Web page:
Was it worth it?

Good question. I think marginally, yes! Just kidding. Actually, if I can contribute to a richer legacy of the institute – to provide something on IIT that tells you that there is a heart along with the brain, then it is worth it. And if my readers find it funny, then it is super duper worth it.

You mention the IIT hostel days were special. In what way?

Life at IIT transforms your personality completely, leaving permanent changes – as if you have had genetic mutations. Yet, I say this in a good way. You have never been around such smart people and such workload. And all the while, your pent-up hormones are just about getting started.

It is a very special age. In this system, all you have is your friends – you find respite in the same people you compete with. And soon, you bond like you never will with anyone else in life. Yes, I would go to the extent of saying that you bond better with your IIT friends than to your spouse (big statement, know I am going to regret this one).

The other aspect of IIT being special, is that later in life, when you have creature comforts that you always dreamt of, you may not be so happy after all. Ask any IITian or for that matter anyone who has been in college – despite the broken rubber chappals and roadside meals, those days are some of the happiest times of their lives. Why is it? This book is an attempt to explore that as well.

It is said your book explores the dark side of IIT as well. Is that true?

Well, yes and no. I think it not only explores the dark side, but also the bright side. Therefore for every student facing pressure, another one succeeds. If someone finds the situation stressful, another one finds it funny. Thus, I’d like to think it is a more balanced approach. But yes, it is not just a praise-filled work about IIT. It is more real – and real life doesn’t work that way.

Are there any books that inspired Five Point Someone -and why?

I learn whatever I can about writing from other great books. Some of the books that really stayed with me are:

  1. Catcher in the Rye (JD Salinger) – It is the classic teenage voice book. The feelings of the protagonist and his anger get under your skin and stay with you.
  2. Moth Smoke (Mohsin Hamid) – This book, by a writer of Pakistani origin is wonderfully written, and one of the few that talks about modern, present-day issues for the new generation in Pakistan. It is strikingly relevant to India too.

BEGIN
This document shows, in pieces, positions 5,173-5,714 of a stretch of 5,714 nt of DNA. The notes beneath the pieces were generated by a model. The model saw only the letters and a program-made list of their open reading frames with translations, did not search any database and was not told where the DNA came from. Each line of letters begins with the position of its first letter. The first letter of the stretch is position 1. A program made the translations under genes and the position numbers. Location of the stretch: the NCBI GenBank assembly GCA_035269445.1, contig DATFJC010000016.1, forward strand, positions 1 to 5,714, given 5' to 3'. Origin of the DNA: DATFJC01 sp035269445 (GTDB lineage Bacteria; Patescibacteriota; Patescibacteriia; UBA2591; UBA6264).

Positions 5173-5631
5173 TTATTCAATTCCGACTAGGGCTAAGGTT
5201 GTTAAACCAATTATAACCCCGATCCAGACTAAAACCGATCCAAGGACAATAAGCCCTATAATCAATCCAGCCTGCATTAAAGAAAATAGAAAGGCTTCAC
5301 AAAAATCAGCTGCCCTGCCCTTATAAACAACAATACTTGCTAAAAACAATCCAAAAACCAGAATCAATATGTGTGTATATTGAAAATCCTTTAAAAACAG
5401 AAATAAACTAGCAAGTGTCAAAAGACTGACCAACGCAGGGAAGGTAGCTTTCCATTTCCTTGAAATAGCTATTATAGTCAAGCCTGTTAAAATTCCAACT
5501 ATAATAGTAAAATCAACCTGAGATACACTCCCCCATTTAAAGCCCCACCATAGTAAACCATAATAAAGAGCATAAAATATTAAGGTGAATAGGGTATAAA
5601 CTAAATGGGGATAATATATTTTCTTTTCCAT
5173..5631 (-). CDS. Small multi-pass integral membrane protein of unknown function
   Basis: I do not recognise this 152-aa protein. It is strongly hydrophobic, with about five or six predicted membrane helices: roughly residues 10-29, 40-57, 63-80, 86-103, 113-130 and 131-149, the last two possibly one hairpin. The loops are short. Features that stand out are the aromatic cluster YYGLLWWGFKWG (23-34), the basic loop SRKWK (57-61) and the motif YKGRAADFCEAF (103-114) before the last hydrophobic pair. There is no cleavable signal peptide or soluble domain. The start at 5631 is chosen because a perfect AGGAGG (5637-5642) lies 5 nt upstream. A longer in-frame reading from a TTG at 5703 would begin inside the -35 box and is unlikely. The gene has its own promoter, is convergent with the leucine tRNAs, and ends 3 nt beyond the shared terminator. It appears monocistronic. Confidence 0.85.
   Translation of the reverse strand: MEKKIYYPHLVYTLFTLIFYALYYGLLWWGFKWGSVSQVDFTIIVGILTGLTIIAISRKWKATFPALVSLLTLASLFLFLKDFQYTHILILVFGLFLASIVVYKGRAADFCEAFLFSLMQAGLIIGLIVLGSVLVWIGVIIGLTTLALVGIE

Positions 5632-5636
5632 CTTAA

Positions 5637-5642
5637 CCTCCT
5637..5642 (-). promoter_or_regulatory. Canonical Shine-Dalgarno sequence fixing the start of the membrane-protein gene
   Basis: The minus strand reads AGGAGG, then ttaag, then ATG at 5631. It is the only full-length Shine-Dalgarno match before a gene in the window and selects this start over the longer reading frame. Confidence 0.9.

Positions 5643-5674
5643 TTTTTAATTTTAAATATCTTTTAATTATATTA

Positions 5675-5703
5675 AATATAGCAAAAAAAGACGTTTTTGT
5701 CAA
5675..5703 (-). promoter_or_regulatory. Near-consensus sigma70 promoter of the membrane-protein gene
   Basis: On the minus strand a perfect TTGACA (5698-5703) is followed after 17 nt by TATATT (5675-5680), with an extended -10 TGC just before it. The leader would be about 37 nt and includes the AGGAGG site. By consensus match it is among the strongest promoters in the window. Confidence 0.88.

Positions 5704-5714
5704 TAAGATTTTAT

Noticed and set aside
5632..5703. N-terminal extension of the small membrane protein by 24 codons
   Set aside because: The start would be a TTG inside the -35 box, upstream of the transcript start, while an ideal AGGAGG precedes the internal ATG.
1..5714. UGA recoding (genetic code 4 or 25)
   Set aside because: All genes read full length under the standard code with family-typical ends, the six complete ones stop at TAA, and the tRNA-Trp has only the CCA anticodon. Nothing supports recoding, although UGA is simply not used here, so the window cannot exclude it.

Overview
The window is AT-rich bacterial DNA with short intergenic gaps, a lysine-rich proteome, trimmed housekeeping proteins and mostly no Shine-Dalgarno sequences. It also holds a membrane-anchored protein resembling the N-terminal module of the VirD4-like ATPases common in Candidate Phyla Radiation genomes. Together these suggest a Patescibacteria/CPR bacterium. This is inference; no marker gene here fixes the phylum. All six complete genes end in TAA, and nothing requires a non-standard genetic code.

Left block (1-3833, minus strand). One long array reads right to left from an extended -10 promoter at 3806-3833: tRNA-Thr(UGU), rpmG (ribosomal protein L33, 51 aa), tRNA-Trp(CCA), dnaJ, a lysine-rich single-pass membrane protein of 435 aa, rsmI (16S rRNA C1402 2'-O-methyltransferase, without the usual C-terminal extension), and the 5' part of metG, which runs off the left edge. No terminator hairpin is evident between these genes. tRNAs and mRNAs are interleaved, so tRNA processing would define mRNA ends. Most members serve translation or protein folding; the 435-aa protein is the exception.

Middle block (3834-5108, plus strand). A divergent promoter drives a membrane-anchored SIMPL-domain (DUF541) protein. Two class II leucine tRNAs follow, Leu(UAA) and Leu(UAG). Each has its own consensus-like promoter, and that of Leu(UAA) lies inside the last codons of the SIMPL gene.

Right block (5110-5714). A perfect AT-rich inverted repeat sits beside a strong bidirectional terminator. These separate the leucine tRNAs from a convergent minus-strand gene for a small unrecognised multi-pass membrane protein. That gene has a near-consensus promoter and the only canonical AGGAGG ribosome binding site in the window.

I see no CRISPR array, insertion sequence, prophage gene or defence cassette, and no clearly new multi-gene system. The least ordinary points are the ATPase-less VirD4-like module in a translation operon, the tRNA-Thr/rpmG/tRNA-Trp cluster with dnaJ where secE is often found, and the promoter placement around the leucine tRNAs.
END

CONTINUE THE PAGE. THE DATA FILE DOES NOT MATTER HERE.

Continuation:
3. The God of Small Things (Arundhati Roy) – This book is very well known for the richness of its characters and emotions. However, as an engineer, I also see Ms. Roy’s architecture background contributing structure to the story. She has done a wonderful job at weaving the story together, which is told non-sequentially. Very hard to do this well, and she has done it.
  4. Catch-22 (Joseph Heller) – Very funny. The humor is top class and the fact that the name became an accepted English phrase tells you what impact it has had.
  5. English August (Upmanyu Chatterjee) – The IAS officer’s story is again extremely funny and very Indian.

Give us three “Good to Know” facts about you. Be creative, any fun details that would enliven your page.

Well, first fact is that when I was really young I wanted to be a chef. I gave up because I saw some really overweight chefs and I was worried I would have a heart attack by 35. I still really like cooking (and eating) . Owing to yoga influences, I am turning mostly vegetarian but still creating healthy, tasty dishes.

Second, I really do like Govinda and some other Tapori movies. Now, I do enjoy movies and books with deep meaning (see the Spanish film Talk to Her, too good!), but how can you be a Delhi boy and not like Govinda?

Third, I love making friends. So please do send a note on the guestbook. Who knows, as Rick says at the end of the movie Casablanca – “Louis, I think this is the beginning of a beautiful friendship.”

Facebook Twitter